Denoted by 28 is a fertilizer pump driven by the water pressure. Connected to the fertilizer pump are a water tube 29 connected at an end thereof to the manifold 18 on the outlet side, a fertilizer pipe 31 extending from a fertilizer tank 30 and/or a bio tube 33 extending from a bio tank 32 (Refer to FIG. 1). An electromagnetic valve 34 is provided in a portion interconnecting the water tube 29 and the manifold 18 on the outlet side and a required amount of water is taken into the fertilizer pump 28 by the operation of the electromagnetic valve 34, whereby the fertilizer pump 28 is driven. The water used for driving the fertilizer pump 28 is discharged. A flow meter 35 and an electromagnetic valve 36 are provided in each of the fertilizer tube 31 and the bio tube 33, whereby the amount of supply of the fertilizer and the like are checked and the amount of supply of the fertilizer and the like are adjusted. A tube 37 for feeding the fertilizer and the like is connected at its one end to the outlet side of the fertilizer pump 28 and the other end of the tube 37 is connected to the main pipe 20 via the filter 38 and the electromagnetic valve 39. Incidentally, the arrangement of the fertilizer injector device including the above-described fertilizer pump 28, fertilizer tank 30 and the like may be disposed at a water-spray section (Refer to FIG. 1). In this case, the water (serving as the driving source for a fertilizer pump 28a is taken in from a suitable portion of the main pipe 20 and a tube 37a for supplying the fertilizer and the like is branched and the thus branched lines are respectively connected to the water-spray devices 24. When necessary, the devices for injecting fertilizers and the like may be provided at both positions. As for the fertilizer pumps 28 and 28a, various types other than the above may be adopted, not being limited to that of the water pressure type described above.
As other examples of other type, there are an electric pump driven by a motor, a venturi pump using vacuum pressure produced water flow, an electrical-driven dossing pump, and a metering pump can be used.
Denoted 40 is a differential pressure sensor for detecting the difference between the water pressure in the manifold 14 on the inlet side and that in the manifold 18 on the outlet side to provide the data to a computer.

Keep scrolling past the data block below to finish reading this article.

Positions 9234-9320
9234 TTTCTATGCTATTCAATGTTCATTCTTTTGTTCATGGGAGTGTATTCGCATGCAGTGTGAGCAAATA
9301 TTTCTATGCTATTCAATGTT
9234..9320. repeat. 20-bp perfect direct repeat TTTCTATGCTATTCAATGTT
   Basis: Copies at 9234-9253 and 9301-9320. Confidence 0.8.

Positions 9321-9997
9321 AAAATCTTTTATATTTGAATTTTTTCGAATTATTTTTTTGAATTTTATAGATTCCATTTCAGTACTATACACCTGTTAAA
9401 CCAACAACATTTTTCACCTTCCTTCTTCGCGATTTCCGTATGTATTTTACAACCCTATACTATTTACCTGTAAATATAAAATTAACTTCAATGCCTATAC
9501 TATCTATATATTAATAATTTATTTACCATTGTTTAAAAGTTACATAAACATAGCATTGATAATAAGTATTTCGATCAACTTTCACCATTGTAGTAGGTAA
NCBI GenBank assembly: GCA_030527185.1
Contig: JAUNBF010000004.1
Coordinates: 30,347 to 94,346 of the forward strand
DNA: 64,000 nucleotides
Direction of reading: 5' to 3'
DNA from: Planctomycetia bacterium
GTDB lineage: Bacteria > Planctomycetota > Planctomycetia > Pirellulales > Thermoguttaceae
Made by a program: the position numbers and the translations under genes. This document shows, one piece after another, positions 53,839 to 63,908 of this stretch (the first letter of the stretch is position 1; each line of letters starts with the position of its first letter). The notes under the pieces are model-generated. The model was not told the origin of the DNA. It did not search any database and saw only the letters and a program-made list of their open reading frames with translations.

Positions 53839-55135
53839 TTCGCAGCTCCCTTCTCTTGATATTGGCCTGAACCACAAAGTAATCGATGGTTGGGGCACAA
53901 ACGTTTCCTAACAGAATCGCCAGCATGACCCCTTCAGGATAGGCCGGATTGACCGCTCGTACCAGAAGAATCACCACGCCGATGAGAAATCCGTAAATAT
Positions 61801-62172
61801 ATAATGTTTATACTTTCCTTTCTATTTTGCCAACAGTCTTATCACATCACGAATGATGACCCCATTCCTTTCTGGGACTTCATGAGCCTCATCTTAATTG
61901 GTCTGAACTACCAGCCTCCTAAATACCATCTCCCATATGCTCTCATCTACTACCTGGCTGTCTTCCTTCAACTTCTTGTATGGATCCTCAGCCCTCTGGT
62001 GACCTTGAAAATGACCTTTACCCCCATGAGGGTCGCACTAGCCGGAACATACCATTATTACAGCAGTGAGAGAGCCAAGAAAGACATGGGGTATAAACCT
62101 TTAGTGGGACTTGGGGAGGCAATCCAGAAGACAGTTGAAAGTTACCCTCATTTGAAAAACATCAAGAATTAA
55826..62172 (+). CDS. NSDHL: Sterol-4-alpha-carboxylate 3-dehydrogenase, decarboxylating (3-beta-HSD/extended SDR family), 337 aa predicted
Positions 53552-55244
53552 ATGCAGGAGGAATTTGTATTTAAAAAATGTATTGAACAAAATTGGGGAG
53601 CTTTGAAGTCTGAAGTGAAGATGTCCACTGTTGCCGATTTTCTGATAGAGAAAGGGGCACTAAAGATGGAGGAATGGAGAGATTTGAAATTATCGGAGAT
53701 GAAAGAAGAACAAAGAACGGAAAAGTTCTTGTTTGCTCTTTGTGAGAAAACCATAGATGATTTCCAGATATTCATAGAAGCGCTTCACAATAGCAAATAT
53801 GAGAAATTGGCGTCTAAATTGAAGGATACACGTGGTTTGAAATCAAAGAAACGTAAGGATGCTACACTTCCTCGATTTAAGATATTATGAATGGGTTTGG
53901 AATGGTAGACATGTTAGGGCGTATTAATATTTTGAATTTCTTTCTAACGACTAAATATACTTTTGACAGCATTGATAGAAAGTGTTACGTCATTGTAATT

Operation of the above-described construction will hereunder be described. When the lift pump 12 is operated and the pump valve 13 is opened in response to a signal from the computer in the control device, soiled water pumped up from the water source 1 such as the storage tank flows into the multiple branch pipe 14 on the inlet side through the storage pipe 11 and branched, and the flows thus branched flow into the primary filters 16 (At this time, the back-wash valves 15 close the flow paths on the side of the drain pipe 17). The impure water which has entered the primary filters 16 is roughly filtered there and flows out of the branched lines 18a, enters the secondary filters 19, and is passed therethrough so as to be further purified. Part of the water in the manifold 18 on the outlet side passes through the water tube 29 via the electromagnetic valve 34, flows into the fertilizer pump 28 and drives the fertilizer pump 28 to pump up the highly concentrated liquid fertilizer in the fertilizer tank 30. The thus pumped-up liquid fertilizer passes through the tube 37 for supplying the fertilizer and the like, is filtered by the fertilizer 38, and thereafter, flows into the main pipe 20, where the liquid fertilizer is diluted by the water. The flow of the liquid fertilizer thus diluted is branched and the branched flows are set at a given pressure through the respective pressure regulating valves 23, and thereafter, sprayed from the respective water-spray devices 24. On the side of the bio-tank 32, biomaterial and the like are provided in the same manner as above.